One other fact needs stressing here, since it too will prove useful below  in understanding Wittgenstein. The compromises effected among the political parties in 1926 meant in practice that wherever the Social Democrats remained politically dominant - as in Vienna - Glockel's essential  programme (described by his opponents as 'school Bolshevism') could be  maintained. But in the country, after 1926 the Christian Socialists had firm control of the schools.

Despite these upheavals, the general excellence that prevailed in Vienna until 1934 ought not to be underestimated. Robert Dottrens, of the Institut Jean-Jacques Rousseau in Geneva, reported: "At the conclusion of a tour through Czecho-Slovakia, Germany, Belgium, England and France, I do not hesitate to say that Vienna is ahead of all the other cities of Europe from the point of view of educational progress."(8) Dottrens continued:  "It is to Vienna, the pedagogical Mecca.., that the new pilgrims of the modern school must go to find the realization of their dreams and hopes."(9) 


One of the most important and famous shrines of this mecca was the  Pedagogical Institute of the City of Vienna, the leading figures of which  were Karl and Charlotte Bühler. As noted, an implicit psychology under-girded Glöckel's reforms: namely, a theory of the child as an active social  being whose mind was far more than a bucket to be filled with appropriate information. In its attack on the Drillschule and Lernschule, the reform movement was essentially anti-Herbartian, anti-associationist, anti-elementarist in psychology. 

In 1923 Glöckel wrote: "Die ganze innere Schulreform ist wesentlich  auf die Ergebnisse der psychologischen Forschungen der Kindesseele aufgebaut."° Only a few months earlier, in 1922, Karl Bühler (27 May 1879-24 October 1963) the child psychologist, had been called to a chair of philosophy and psychology both at the University of Vienna and at the newly reorganized Pedagogical Institute. Bühler's career had begun in Würzburg, where, in 1906, he became assistant to Kulpe, the critical realist and critic of Mach's positivism. Following Kulpe, Bühler began in Wurzburg to develop the theory of 'imageless thought'. This idea, as understood by Kulpe and Buhler, was that in the intentional act of representation the particular image or model used, if any, need bear no imaginal resemblance to what is represented. Abstract words, used conventionally in this process, cannot be reduced to sense impressions. International attention was focused on Bühler's early ideas, as published in his habilitation thesis in 1907, as a consequence of a prolonged controversy with Wundt triggered by them. Bühler remained at Wurzburg for only two years, following Külpe to Bonn in 1909 and to Munich in 1913.  Whilst still at Wurzburg, however, he became associated with Koffka, also an assistant to Kulpe at this time, but who was soon thereafter to join Wertheimer and Köhler in forming the 'school' of Gestalt psychology. The association between Koffka and Bühler continued for many years, but it was not harmonious. For Bühler claimed priority in developing some of the basic laws and experiments of Gestalt psychology, and, as a result, bitter polemics were exchanged.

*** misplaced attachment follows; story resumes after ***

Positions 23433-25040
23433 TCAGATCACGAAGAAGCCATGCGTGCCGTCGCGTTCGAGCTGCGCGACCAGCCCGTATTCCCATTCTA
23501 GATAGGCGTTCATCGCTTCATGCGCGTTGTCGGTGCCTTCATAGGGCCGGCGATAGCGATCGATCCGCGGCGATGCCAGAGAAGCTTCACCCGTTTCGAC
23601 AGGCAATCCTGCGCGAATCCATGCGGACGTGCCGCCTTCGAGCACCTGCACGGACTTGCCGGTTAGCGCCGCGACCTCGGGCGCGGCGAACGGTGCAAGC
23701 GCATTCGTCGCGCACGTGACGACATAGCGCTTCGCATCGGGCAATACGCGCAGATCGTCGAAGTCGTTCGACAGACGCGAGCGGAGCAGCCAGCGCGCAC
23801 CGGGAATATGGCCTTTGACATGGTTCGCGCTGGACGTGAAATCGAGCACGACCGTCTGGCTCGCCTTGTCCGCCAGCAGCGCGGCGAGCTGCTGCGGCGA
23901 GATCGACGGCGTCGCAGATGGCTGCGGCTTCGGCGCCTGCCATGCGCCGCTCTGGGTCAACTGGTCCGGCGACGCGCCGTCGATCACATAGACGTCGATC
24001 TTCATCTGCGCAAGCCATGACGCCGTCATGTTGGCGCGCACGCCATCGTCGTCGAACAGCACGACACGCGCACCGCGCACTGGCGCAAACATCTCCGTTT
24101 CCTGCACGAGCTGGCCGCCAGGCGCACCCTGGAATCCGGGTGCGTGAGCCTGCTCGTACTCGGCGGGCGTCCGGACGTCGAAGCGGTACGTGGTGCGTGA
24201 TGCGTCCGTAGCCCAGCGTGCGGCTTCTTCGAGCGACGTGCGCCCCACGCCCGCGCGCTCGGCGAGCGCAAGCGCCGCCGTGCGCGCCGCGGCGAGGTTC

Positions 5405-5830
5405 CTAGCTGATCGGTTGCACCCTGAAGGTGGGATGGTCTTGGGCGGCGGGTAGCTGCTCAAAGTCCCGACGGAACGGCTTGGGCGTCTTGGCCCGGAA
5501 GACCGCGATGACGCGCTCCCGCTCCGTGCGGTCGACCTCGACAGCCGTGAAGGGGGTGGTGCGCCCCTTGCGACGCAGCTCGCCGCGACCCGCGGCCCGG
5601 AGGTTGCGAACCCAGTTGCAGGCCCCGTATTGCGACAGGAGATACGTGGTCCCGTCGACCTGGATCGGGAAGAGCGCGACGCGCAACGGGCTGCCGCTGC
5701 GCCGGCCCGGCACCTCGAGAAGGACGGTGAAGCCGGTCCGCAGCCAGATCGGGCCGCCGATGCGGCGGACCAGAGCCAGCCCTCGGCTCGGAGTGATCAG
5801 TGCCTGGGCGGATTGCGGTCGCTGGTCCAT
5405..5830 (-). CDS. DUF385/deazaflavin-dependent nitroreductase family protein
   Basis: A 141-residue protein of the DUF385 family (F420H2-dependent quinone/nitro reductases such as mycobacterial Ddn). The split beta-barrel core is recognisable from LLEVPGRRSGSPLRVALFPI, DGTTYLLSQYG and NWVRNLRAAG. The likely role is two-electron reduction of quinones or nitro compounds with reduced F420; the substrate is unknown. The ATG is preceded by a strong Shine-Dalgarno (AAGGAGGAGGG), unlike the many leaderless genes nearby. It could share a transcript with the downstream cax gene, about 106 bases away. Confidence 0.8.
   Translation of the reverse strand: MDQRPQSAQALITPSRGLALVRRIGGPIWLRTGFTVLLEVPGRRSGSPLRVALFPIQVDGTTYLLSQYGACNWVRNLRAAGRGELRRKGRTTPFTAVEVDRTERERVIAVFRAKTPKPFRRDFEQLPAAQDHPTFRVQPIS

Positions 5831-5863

By 1920 Bühler had also made important contributions to the theory of language and to child and developmental psychology, fields which he cultivated in collaboration with his wife, Charlotte Bühler, herself an important psychologist. These subjects, which played important roles in his  work at the Pedagogical Institute in Vienna and which were responsible  for his being called to this post, provided the themes of his major works: Die geistige Entwicklung des Kindes (1918), an abridged version of which  was translated into English as The Mental Development of the Child (1930),  and of three other books, unfortunately still available only in German:  Die Krise der Psychologie (1926), Ausdruckstheorie (1933), and Sprachtheorie (1934).